Restaurants and the foodservice industry have rounded the corner and moved from surviving to thriving. Menus are finally expanding again with new ideas and old favorites on an almost monthly basis. Additionally, prototype and future-proof concepts have gone from talking points to open locations. These changes are not quick fixes or temporary solutions; instead, they look to usher in the next decade of the industry.

Businesses have spent the last few years being forced to constantly adapt to difficult circumstances. Menus were cut down to only essential items that streamline kitchen efficiency. Traditional storefronts were rendered obsolete as companies attempted to convert them to handle off-premise orders. These solutions were always meant to be temporary; however, more permanent plans were put into place. We are approaching the 4th quarter of 2022 and have reached a level of stability that resembles the past, yet also looks toward the future.

Instead of shuttering stores, chains are beginning to expand again, yet their physical footprint is considerably smaller this time. Intricate dining rooms and oversized kitchens are no longer the future. Off-premise sales have become an important component of every restaurant and efficient kitchens have been prioritized to fill multiple order types. Dining rooms are still important for many formats; however, they are difficult to fill in some areas and that lost revenue has been subsidized by delivery sales. The pandemic and labor shortages have also made smaller footprints an attractive option. Smaller locations have also allowed businesses to reach markets that their larger traditional locations wouldn’t have been suitable for.

Double drive-thrus and dedicated areas for pick-up have now become staples of the industry. These smaller locations are reminiscent of what we saw following the Great Recession, although the technology utilized in these spaces is cutting edge. A.I. ordering and automated kitchen processes are becoming more common along with automated pick-up lockers and customer vehicle tracking for mobile orders. New versions of these locations are opening on a daily basis, and they are being developed for every format from fast-food to fine dining.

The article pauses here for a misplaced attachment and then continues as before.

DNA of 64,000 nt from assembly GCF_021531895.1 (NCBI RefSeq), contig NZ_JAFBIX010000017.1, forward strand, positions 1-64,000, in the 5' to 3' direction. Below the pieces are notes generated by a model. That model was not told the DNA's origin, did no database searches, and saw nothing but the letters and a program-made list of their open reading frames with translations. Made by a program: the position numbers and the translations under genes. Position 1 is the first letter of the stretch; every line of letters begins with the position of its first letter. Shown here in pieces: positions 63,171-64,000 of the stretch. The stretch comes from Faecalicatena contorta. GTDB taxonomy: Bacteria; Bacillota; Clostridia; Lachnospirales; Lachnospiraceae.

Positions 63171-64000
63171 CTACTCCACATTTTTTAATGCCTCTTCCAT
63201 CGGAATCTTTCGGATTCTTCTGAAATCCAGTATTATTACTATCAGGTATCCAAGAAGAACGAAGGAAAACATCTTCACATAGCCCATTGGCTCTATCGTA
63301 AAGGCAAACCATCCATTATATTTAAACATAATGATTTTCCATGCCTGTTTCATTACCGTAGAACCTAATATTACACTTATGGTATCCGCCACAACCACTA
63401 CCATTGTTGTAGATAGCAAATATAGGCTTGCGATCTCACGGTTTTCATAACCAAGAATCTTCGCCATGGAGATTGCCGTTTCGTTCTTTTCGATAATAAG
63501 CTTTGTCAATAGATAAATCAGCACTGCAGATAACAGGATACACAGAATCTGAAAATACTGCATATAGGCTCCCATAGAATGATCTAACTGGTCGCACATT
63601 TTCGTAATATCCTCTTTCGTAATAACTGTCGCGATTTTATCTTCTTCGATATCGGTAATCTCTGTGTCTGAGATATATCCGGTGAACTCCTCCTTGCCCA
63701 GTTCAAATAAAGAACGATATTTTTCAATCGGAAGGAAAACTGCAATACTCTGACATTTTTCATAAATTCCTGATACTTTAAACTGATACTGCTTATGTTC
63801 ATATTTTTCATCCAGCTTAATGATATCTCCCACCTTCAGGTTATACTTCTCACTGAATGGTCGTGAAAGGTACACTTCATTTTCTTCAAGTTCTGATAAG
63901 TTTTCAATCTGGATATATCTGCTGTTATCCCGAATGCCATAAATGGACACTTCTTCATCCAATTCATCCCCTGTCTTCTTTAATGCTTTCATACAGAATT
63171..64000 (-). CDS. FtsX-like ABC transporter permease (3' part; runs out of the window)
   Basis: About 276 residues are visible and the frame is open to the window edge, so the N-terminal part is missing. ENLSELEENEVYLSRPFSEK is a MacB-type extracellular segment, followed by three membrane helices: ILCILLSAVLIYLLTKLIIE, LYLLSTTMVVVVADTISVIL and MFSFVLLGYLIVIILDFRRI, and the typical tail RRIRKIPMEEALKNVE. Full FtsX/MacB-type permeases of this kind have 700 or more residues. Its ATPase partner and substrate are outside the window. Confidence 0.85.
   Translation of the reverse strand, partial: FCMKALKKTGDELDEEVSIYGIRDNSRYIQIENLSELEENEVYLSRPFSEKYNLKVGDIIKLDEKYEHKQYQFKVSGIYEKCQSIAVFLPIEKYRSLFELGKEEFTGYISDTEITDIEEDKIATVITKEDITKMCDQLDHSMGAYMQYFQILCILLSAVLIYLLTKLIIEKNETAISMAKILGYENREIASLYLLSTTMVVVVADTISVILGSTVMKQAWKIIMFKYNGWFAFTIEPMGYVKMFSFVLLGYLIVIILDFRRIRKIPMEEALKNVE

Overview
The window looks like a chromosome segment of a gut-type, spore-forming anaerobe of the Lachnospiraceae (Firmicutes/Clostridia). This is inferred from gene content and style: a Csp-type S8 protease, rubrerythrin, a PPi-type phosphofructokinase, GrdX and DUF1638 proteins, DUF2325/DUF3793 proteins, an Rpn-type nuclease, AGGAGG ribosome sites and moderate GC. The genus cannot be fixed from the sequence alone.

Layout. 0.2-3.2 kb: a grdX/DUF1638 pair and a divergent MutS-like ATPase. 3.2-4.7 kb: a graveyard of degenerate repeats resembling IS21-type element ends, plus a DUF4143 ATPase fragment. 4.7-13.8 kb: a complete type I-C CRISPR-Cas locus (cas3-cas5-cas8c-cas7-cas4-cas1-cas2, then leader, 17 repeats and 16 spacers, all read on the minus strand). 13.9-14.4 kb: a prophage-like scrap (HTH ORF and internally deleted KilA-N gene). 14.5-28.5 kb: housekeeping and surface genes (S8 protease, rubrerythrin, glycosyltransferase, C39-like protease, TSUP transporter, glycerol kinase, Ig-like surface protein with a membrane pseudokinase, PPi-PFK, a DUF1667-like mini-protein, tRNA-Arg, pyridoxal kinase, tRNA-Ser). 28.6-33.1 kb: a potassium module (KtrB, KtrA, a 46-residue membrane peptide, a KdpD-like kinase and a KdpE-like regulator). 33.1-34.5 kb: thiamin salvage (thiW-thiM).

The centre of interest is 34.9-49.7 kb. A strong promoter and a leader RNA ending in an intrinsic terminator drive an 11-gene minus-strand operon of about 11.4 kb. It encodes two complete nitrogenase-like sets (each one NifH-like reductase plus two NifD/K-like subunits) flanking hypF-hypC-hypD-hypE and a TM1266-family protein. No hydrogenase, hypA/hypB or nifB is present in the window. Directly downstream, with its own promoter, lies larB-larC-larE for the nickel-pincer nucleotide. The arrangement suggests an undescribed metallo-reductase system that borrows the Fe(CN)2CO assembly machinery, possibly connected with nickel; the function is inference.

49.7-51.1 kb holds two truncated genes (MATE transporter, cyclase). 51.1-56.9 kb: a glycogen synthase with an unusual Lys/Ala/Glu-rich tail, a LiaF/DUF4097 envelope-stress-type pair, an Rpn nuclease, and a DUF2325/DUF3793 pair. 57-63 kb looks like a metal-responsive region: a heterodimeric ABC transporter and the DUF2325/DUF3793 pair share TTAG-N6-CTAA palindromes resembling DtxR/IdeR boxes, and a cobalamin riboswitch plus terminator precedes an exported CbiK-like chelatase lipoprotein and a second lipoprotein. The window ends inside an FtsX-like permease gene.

Menus have also become an important part of the recovery process. After having been chopped down for simplicity, most major chains are looking to expand their options. Traditional favorites that were cut in 2020 have started to return and most have been shrewdly reintroduced through mobile only menus. These popular limited time offerings have driven customers toward off-premise sales and fit in nicely with their plan for smaller physical footprints. New items have also started debuting and it shows that restaurants are willing to experiment again instead of simply relying on ingredients already present at their locations. Among those new items is a renewed focus on plant-based alternatives. There was a push towards these items before that pandemic and it is a positive sign that not all plans of the past have been abandoned.

The future for the restaurant and foodservice industry is finally looking bright again. There are still challenges to overcome, yet there has been a commitment to find solutions that will last for years to come. Restaurants have proven to be one of the most adaptable industries and they will continue to do so in the face of adversity. The future is both a return to simplicity and an advancement of technology.